Right at Your Door
Directed by Chris Gorak. Starring Mary McCormack, Rory Cochrane, Tony Perez, Scotty Noyd Jr., Jon Huertas. (2006, R, 96 min.)
REVIEWED By Marc Savlov, Fri., Aug. 24, 2007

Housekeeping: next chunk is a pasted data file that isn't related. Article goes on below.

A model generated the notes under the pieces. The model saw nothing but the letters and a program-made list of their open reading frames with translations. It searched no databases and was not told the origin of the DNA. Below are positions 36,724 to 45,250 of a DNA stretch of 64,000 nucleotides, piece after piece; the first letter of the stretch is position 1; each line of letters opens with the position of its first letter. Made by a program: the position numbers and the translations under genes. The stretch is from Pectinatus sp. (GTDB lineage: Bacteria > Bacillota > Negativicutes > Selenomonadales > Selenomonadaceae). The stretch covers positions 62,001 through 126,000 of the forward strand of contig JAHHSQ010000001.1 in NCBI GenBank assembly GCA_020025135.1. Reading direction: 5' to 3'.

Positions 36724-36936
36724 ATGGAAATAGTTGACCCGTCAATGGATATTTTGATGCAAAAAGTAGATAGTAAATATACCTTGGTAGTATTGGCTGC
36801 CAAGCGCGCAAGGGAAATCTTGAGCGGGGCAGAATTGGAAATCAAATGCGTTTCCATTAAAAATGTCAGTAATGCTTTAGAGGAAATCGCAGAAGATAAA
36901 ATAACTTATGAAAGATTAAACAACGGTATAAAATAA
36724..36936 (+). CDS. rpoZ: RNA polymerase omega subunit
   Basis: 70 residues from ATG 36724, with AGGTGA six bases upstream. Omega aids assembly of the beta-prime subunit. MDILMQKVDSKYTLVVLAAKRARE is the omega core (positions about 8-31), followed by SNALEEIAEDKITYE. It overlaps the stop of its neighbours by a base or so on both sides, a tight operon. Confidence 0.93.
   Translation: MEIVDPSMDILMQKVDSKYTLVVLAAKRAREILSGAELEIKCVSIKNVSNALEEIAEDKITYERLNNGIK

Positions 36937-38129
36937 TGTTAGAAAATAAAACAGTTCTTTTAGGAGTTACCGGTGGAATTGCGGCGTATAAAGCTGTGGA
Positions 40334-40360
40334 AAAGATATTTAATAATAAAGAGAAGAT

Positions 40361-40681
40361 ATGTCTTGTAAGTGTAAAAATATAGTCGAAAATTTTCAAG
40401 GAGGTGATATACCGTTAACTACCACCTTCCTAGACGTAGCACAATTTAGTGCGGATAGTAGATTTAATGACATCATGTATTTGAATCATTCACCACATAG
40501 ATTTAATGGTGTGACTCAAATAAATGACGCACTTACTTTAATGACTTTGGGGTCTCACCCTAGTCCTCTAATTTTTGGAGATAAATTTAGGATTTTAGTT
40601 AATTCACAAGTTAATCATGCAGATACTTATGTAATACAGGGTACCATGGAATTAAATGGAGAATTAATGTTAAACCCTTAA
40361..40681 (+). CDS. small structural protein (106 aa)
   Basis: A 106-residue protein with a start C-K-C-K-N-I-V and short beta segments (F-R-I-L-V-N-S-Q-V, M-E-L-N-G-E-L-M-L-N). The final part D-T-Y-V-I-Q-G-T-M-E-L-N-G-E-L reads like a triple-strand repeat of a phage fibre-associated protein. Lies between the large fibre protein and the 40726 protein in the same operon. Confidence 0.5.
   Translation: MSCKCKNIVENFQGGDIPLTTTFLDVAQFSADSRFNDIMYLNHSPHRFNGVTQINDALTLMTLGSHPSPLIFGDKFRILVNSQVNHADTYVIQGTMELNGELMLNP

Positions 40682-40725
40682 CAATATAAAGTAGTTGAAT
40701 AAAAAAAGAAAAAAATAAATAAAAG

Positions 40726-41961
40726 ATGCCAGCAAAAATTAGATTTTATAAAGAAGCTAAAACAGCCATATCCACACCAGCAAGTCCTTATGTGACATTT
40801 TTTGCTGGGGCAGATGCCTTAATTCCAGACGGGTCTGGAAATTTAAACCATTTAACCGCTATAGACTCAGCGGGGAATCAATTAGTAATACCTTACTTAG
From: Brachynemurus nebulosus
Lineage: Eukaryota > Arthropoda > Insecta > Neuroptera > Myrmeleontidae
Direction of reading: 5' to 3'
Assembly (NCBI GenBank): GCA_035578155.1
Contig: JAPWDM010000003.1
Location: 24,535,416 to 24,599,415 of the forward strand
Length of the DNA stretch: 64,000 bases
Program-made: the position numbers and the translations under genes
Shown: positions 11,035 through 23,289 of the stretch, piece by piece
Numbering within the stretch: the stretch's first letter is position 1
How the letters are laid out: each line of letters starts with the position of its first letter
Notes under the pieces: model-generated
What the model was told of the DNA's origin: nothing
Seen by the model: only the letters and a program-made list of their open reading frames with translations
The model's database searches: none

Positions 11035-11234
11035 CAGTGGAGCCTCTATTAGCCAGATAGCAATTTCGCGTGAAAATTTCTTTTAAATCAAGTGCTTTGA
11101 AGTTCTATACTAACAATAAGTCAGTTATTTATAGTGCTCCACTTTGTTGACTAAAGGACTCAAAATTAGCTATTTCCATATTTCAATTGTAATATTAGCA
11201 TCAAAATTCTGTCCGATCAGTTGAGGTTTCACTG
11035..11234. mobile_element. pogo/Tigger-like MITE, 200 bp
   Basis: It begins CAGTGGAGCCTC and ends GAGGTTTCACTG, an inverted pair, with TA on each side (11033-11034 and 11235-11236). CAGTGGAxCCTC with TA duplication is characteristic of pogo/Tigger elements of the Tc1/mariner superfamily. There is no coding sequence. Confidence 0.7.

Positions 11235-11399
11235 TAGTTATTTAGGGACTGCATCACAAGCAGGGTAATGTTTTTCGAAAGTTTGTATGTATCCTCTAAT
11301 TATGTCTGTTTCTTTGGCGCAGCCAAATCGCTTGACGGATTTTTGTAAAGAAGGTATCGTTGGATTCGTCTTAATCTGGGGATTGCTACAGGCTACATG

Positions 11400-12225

If nothing else, Right at Your Door will make you painfully aware of just how permeable your home, and by extension your entire life, really is. No amount of plastic sheeting and duct tape can salvage anything but the most meager and pathetic shreds of normalcy from catastrophic upheavals, as the young, hip Los Angeles couple Lexi (McCormack) and Brad (Cochrane) discover by degrees. Although unemployed musician Brad is safe at home when a quartet of dirty bombs wreak havoc during L.A.'s morning rush hour, Lexi is on her way to work; she's on the freeway, near a blast site, and unreachable by her spouse's increasingly frantic phone calls. After an aborted rescue attempt (during which he catches the chilling sight of biohazard-suited cops gunning down innocent, "infected" citizens), Brad hunkers down at home. With the help of the neighbor's handyman (Perez), Brad follows the emergency-broadcast procedures and seals up the couple's house. And then Lexi shows up, obviously contaminated, on the other side of Brad's makeshift airlock. What's a guy to do? "Harrowing" doesn't even begin to describe this low-budget exercise in siege paranoia, which cunningly riffs on everything from George Romero's Night of the Living Dead and The Crazies to our current terrorist-related night-sweats. Cochrane and McCormack are riveting as the film's everycouple faced with impossible choices on the worst day of their lives. With its manic, handheld camerawork and incessant, jittery pacing, Right at Your Door recalls the recent Cavite (which also deals with the grim, nail-biting aspects of terror on the human psyche), and it succeeds despite a bizarre, third-act plot twist that seems to have come straight from The Twilight Zone. That's not necessarily a bad thing, but it does stretch viewer credulity to the near-breaking point. Still, this is frightening stuff, ably helmed (by writer/director Gorak, art director on the nerve janglers Fight Club and Fear and Loathing in Las Vegas), viciously acted, and altogether horrific in ways George A. Romero could imagine only through the lens of the darkest sort of fantasy.